The climb to the top may be long but it doesn’t mean that it is difficult. In fact, the climb is easier when it is done when the ambient temperature is lower. That is why we suggest avoiding the afternoon heat. While some of the parts of the climb can rather narrow, there are spots that you can stop at and rest. A chat with some people who are afraid of heights (like me) brought up the topic about how hard it can be for them to make the climb. I personally had a problem when we made it to the spiral staircase that took us to the ancient wall paintings. That was largely because I could see the drop through the meshed steps. Luckily it is a short climb and after that you have your feet on solid ground which helped me immensely.
ATTRACTIONS THAT WILL AND SHOULD CATCH YOUR EYE
There are a number of things that will catch your eye as you climb up to the citadel at the top of the rock. I have already talked about the gardens and I won’t talk about them again, except to say that the view of the gardens from above is spectacular. Make sure that you catch a glimpse of it! You can also the neighbouring Pidurangala rock which a number of tourists visit. Anyway, getting back to the topic at hand, here are all the attractions that you will see as you head up to visit the Sigiriya citadel at the top.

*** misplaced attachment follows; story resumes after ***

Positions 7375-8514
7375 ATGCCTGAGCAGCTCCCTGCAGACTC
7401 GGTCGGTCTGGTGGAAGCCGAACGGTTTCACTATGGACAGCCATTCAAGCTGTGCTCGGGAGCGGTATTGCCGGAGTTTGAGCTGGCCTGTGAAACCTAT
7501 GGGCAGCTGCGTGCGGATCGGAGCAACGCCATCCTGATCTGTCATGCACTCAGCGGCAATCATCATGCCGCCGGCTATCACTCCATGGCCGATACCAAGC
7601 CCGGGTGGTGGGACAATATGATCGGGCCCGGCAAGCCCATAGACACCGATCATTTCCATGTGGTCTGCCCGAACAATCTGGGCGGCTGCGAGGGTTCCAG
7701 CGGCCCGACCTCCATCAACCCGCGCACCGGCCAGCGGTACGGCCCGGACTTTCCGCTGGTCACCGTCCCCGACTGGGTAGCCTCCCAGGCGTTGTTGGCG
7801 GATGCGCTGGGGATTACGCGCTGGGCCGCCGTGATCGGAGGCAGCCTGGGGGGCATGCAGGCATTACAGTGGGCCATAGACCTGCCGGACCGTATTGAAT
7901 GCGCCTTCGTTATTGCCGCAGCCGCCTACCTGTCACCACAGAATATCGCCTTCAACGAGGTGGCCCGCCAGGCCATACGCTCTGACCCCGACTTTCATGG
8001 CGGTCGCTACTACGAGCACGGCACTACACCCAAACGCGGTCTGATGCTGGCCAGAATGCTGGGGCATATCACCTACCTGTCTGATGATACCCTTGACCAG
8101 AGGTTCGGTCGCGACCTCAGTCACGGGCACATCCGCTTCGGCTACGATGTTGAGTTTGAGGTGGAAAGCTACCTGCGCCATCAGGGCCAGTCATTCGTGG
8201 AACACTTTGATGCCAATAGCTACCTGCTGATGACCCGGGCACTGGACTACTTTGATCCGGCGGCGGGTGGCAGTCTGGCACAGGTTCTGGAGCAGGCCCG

THE BOULDER ARCH
The boulder arch is one of the first spots that you will probably stop at. It is a spot where two huge boulders touch each other to form a sheltered arch over the walkway. It is rather interesting to note how the original landscape was incorporated into the design and architecture of the citadel.
THE MIRROR WALL AND GRAFFITI
The Mirror wall got its name because of the highly polished appearance of the wall which made it look like a mirror. It has both architectural and literary importance due to the graffiti on its walls. Odd right? That was the first time we had heard the word graffiti and literature in the same sentence but hear us out. The graffiti belongs to the 7 – 13 centuries and they talk about the beauty of the paintings and the surrounding environment.